Tuesday I left off talking about some of the things we learn about God’s essence from the scripture: He is alive, eternal and immense. God is a spirit and a person. These are rather obvious traits for God. Any being without them is hardly a God to be worshipped or served. A dead God can’t help us, and a finite God would be too limited. And if God were not a person, we couldn’t enter into relationship with Him – or even know Him.
As important as these aspects of God are, though, they do not comprise the entirety of who God is. Scripture reveals oh so much more about Him. There are also numerous attributes of God about which we learn from His written revelation, of types that theologian Henry Clarence Thiessen calls non-moral and moral attributes. I’ll speak to the former type first.
God’s non-moral attributes are similar to the characteristics of His essence discussed Tuesday. The first of these is omniscience. When we say God is omniscient, we say basically that God knows everything. This comes through in many places, both in the Old Testament (Isaiah 46:10), and the New Testament (Hebrews 4:13.)
A second attribute is omnipresence. This means He is everywhere. Again, this attribute is described in multiple parts of scripture. Psalms 139:7-10 and Acts 7:48-50 for starters. One key point to note, though, is that (theologically speaking, as I’m sorta tryin’ to do from a lay perspective) God’s omnipresence does not mean that God is limited by space. God inhabits space, but is not bound by it; He is transcendent above it at the same time He is within it.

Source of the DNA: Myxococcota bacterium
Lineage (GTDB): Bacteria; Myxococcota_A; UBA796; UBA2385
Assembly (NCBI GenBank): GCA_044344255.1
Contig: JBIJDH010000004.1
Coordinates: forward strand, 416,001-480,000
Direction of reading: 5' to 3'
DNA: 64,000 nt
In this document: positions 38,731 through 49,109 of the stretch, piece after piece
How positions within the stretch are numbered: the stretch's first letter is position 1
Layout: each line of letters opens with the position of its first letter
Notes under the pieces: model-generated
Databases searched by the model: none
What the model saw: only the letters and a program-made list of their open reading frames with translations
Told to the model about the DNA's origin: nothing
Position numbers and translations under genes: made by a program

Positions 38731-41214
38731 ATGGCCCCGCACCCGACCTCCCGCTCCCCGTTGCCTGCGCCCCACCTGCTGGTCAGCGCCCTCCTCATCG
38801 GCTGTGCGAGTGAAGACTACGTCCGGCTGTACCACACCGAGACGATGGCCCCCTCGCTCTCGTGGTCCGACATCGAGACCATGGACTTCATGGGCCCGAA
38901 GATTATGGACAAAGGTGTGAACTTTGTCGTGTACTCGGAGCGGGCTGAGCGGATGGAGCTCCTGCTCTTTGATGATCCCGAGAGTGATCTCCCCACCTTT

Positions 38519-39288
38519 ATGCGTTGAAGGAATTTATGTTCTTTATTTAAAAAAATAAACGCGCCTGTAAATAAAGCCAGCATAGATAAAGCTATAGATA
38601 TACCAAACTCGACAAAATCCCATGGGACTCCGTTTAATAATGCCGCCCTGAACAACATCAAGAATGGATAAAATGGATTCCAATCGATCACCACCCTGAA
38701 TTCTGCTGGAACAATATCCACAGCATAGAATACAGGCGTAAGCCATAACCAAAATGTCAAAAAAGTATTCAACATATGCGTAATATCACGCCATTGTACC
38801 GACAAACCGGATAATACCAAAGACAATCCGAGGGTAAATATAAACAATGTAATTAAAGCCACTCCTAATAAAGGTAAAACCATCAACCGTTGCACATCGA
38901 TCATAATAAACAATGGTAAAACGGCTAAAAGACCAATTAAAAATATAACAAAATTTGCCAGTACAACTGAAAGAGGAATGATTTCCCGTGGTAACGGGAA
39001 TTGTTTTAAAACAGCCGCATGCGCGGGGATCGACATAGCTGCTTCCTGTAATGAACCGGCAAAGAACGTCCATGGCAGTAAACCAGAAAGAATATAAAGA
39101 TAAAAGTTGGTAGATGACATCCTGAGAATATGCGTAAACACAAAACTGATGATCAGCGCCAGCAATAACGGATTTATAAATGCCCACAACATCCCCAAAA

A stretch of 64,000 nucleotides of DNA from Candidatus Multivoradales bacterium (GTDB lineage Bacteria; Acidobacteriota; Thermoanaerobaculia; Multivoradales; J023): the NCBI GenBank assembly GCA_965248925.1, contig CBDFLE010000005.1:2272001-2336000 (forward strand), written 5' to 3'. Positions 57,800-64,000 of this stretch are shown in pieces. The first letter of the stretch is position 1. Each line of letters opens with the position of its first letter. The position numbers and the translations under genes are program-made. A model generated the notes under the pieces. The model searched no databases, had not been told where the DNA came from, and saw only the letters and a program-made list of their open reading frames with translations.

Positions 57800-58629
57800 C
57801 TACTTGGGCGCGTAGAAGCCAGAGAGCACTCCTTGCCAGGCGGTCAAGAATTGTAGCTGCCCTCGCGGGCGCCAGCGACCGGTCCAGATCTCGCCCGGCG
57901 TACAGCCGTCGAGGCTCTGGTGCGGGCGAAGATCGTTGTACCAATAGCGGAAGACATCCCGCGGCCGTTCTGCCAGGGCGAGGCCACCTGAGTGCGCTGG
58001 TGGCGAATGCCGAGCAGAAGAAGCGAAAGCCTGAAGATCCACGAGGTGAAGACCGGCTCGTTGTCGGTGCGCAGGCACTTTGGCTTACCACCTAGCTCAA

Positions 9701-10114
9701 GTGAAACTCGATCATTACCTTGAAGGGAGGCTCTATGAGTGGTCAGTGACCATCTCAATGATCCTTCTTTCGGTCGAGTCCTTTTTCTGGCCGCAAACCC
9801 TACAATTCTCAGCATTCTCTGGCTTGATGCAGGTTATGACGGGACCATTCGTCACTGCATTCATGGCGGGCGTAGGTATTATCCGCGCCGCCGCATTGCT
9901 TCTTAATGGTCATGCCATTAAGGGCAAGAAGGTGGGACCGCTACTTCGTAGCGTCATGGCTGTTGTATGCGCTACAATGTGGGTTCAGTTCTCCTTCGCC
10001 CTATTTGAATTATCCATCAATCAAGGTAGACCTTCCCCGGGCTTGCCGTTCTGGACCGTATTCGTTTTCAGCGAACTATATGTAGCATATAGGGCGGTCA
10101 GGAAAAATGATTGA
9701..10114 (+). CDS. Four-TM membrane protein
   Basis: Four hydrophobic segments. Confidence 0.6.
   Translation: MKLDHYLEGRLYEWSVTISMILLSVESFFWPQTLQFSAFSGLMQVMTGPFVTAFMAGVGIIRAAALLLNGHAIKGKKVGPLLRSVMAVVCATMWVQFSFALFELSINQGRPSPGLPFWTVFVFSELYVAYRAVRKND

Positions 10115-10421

God is also immutable, which means He doesn’t change. This is important because it helps us to trust His promises. He’s always, immutably, faithful to His word. Neither His love, nor His justice ever change. For those who think the OT God of wrath is superseded by the NT Jesus of love, scripture does not leave this option to us. God is who He was and who He always will be.
And finally (for the purposes of this post) God is omnipotent. This is perhaps the most often misunderstood attribute on this short list. Omnipotence in this context does not indicate that God can do anything. Instead, it means that anything God purposes to do, He can do. God’s nature does not allow Him to lie, for instance. But God can certainly create a universe from nothing (being, as noted above, transcendent above creation) or perform other miracles according to this attribute.
Next come the moral attributes. And that’ll cover multiple posts methinks.